After the murderous confrontations in Georgia in August, bourgeois propaganda, notably in Europe, has been reassuring us that our governments are doing all they can to find a peaceful solution in the Caucasus. To prove their good intentions, we have the current humanitarian operations, with American and NATO warships transporting food and medicine to the Georgian population. In response to the questions asked about why this humanitarian aid is being taken by warships instead of merchant ships, our good democrats invoke the malevolent presence of the Russian navy which is occupying the Georgian coast. No doubt the Russians are ready to defend the territory they have conquered, but we can have reason to doubt the ‘humanist' sincerity of the US and NATO forces who have sent a veritable armada to the Black Sea.
This force is made up of no less than seven NATO warships (three American, one Spanish, one German, one Polish and one flying the NATO flag) which have been deployed to all the key points of the Black Sea. The American hydrographic warship USNS Pathfinder is capable of detecting submarines at a distance of over 100km; the missile carrier McFaul is equipped with Tomahawk cruise missiles which can carry both conventional and nuclear warheads (we saw their terrifying firepower during the first Gulf War in 1991); and the flagship Mount Whitney of the American 6th Fleet is a craft equipped with the most sophisticated communication and surveillance systems in the world. It's the orchestral conductor of this so-called peaceful and humanitarian operation.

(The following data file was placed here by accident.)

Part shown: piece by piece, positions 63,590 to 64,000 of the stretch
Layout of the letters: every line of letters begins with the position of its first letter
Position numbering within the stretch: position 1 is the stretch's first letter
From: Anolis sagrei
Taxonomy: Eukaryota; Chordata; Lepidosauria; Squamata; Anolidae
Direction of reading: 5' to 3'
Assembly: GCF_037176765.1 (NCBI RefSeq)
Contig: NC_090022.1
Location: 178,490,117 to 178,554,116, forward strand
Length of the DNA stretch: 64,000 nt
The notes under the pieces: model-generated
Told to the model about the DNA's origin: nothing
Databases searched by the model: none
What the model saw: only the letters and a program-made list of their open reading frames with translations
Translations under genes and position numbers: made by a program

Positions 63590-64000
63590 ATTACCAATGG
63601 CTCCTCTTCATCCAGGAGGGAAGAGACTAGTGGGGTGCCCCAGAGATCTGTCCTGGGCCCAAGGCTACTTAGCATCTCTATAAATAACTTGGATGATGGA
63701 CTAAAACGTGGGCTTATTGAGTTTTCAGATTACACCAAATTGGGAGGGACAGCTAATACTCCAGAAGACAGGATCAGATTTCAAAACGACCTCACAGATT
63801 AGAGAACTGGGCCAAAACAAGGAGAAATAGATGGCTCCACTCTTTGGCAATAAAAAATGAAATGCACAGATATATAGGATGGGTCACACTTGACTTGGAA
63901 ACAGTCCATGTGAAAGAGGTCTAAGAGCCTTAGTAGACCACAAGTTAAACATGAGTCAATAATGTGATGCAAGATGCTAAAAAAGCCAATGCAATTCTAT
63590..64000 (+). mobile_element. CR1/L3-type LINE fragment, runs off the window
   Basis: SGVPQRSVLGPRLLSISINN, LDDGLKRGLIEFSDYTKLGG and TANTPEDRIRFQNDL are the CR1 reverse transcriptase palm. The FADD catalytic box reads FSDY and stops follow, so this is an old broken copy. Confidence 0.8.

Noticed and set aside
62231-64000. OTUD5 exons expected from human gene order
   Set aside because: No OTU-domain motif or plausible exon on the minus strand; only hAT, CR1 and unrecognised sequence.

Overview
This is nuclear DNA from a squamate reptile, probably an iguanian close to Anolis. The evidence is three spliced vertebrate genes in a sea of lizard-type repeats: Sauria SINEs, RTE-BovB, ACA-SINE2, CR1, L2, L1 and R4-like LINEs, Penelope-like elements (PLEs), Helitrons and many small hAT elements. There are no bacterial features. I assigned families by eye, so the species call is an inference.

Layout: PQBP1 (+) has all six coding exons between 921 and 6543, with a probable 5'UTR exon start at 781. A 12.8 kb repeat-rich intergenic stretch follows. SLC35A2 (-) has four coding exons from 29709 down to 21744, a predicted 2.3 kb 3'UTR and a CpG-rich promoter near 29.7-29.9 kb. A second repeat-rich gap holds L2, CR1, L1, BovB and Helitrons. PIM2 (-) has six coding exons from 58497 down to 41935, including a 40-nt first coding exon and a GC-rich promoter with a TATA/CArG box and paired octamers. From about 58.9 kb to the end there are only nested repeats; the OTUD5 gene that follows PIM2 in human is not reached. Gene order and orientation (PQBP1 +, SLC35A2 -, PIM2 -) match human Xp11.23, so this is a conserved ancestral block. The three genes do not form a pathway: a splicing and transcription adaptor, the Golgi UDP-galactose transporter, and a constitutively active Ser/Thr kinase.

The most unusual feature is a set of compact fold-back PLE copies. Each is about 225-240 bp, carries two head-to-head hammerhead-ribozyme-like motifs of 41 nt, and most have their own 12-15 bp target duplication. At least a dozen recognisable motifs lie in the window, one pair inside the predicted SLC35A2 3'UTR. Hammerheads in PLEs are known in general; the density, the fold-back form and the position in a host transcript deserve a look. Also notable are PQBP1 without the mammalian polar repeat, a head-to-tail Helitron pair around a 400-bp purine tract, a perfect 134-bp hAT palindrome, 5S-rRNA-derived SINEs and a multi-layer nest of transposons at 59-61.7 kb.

Such a deployment of military forces obviously has nothing altruistic or philanthropic about it. Its real objective is to "evaluate the state of the Georgian armed forces" and, as the US Senate's mission in Georgia underlined, "The US will provide assistance to the Georgian armed forces by providing them with the most modern anti-aircraft and anti-tank weapons, and by continuing to train their troops" .
Clearly, ‘humanitarian aid' is a smokescreen for the transportation of deadly weapons and the strengthening of the Georgian army. All this prefigures America's response to the reverse it has just suffered through the invasion of its Georgian ally by the Russian army last August and the latter's recognition of the independence of South Ossetia and Abkhazia. This so-called humanitarian operation contains all the ingredients for a new and dangerous escalation of war over ex-Soviet Central Asia, a zone of immense importance, whether because of the energy reserves of the Caspian Sea or its geo-strategic position in relation to Russia, China and India.
The populations who are the victims of these military rivalries have nothing to gain from this militarised humanitarian aid. Like previous ‘peacekeeping interventions' (Somalia 1992, Bosnia 1993, Rwanda 1994 and a whole list of others - Kosovo, Darfur, Congo, Palestine....) humanitarian aid is a cynical alibi for war, the indispensable complement to all the speechifying about peace served up by imperialist states, large or small, in order to defend their interests.